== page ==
Instead of a single fidelity value, as with CRI Ra, TM-30 give us a wealth of data about the color rendering of the light source in question.  The first is the Fidelity Index Rf.  Like Ra, it is a comparison of the color rendering of the test light source compared to the reference light source.  However, with 99 color samples it is a tougher test that cannot be gamed.  I’ll have more to say about Rf in a future post.

The second is the Gamut Index Rg.  Rg indicates the average change in saturation of the 99 color samples as rendered by the test source compared to the reference source.  I’ll have more to say about Rg in the future, too.

So, from the start TM-30 gives us more information, but it doesn’t stop there.  It also divides the color space into 16 wedges, called hue angle bins, as shown in Fig. 4.  The Rf and Rg values of each bin are also calculated and reported so that if a specifier is interested in the performance of a light source in a particular color range, that information is available.  The information is also presented graphically by showing the average shift of each bin on the same graphic.

Figure 4 TM-30 hue angle bins

In addition, if you really want to dig down deep, the TM-30 calculation tool calculates the Rf and Rg values of the individual 99 color samples.

What TM-30 Is And Isn’t

TM-30 is a calculation procedure that takes an objective and statistical approach to analyzing two aspects of color rendering – fidelity to a reference source, and saturation shift relative to the same reference source.  The calculation also produces information about hue shift, which is presented graphically.  The calculation procedure is a consolidation of years of research by individuals and organizations around the world.  Its authors come from the research, specification,and manufacturing areas of the lighting industry.  Research since its introduction in 2015 has supported its validity as an accurate method of characterizing color rendering.  The CIE has endorsed Rf for scientific use in CIE 224:2017 Color Fidelity Index for accurate scientific use.  Unfortunately, they declined to endorse it for specification or other uses, as I’ve discussed here.  However, quite a few manufacturers see the advantage of TM-30 and are including Rf and Rg information on their cut sheets.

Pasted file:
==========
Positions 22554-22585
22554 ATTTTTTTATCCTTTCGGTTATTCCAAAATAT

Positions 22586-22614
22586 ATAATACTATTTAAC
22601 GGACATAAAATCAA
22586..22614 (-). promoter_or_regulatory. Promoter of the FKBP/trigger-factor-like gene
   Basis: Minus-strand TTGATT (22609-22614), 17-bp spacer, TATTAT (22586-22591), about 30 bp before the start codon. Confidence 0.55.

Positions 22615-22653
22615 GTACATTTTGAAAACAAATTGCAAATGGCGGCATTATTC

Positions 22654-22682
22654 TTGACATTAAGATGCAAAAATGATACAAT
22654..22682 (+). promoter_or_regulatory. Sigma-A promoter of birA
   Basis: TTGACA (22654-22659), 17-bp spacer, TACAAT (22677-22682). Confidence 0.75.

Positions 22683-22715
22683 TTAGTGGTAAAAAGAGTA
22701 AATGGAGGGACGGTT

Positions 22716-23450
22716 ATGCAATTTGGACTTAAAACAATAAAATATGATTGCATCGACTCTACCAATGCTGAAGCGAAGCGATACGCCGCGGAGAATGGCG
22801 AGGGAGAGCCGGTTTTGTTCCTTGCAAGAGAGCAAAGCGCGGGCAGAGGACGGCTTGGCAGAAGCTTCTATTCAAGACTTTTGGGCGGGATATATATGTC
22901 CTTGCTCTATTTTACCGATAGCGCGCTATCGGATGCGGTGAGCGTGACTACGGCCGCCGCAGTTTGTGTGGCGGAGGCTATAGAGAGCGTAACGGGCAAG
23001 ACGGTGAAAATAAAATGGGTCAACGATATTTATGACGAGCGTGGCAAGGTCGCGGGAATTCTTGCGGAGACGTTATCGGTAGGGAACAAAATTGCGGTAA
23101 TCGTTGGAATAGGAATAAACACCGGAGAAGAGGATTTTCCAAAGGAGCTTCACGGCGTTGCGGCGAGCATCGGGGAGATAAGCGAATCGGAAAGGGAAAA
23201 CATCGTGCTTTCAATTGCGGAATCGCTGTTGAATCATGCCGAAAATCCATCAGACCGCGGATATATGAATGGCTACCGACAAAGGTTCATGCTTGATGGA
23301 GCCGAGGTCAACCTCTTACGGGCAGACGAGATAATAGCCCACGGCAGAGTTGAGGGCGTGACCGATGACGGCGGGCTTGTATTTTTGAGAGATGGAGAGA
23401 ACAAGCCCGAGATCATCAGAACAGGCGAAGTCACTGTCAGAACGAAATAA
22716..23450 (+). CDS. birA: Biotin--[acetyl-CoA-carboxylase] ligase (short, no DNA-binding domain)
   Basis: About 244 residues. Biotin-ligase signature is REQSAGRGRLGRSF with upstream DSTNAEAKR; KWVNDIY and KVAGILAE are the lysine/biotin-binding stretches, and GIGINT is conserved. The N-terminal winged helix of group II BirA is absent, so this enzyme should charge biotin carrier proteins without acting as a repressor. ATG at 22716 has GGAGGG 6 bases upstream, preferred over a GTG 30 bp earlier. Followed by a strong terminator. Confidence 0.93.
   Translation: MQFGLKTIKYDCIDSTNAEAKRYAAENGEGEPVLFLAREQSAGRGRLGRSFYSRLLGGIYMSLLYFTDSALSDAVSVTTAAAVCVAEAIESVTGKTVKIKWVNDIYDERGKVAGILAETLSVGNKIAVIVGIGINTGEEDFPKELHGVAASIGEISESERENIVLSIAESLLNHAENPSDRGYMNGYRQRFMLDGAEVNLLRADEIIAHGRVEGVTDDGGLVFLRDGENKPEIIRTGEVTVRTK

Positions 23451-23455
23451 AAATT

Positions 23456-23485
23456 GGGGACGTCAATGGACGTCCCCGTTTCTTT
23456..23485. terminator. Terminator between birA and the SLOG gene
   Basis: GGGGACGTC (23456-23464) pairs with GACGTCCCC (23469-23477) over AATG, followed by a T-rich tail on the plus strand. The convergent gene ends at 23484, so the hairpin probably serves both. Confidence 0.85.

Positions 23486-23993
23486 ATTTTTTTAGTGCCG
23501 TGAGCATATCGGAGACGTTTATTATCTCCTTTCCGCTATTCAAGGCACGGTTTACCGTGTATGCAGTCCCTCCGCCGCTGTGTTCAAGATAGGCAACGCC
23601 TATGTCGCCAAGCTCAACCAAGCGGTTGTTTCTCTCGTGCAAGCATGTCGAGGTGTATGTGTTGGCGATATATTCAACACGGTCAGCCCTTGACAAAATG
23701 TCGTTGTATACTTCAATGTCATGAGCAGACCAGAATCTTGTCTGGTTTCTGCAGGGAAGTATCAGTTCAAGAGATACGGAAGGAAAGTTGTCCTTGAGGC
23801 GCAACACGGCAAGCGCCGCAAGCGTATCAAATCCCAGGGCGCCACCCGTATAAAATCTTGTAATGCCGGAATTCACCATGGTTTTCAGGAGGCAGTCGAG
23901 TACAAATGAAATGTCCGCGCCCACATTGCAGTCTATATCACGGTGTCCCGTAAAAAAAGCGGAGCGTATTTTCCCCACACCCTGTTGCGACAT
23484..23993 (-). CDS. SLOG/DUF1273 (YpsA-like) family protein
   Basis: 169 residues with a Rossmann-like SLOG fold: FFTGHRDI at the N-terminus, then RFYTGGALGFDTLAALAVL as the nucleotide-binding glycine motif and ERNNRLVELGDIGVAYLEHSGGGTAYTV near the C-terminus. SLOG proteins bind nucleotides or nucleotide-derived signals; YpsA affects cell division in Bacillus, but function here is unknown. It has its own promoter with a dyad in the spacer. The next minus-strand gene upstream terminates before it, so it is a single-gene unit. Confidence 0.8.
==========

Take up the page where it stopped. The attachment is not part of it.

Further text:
TM-30 isn’t a color rendering guide.  It doesn’t contain recommendations for acceptable values.  It reports calculated values and leaves interpretation of those values to the specifier based on experience and the particulars of the project.  (However, the IES is likely to publish guidance in the future.)  It also doesn’t attempt to evaluate color perception or color preference.  Those two aspects of color are application (and even situation) dependent, so again the specifier will use experience and understanding of the project to determine what values are appropriate and/or acceptable.

TM-30 provides significantly more information about the color rendering of a light source, and the information presented is far more accurate than CRI.  The authors of TM-30, and the IES Color Committee in general, are open to improvements in the calculation and the presentation of its results.  As additional scientific information becomes available, or improved or expanded means of calculation and presenting information are developed, it can be updated as needed or on a regular three to five-year cycle.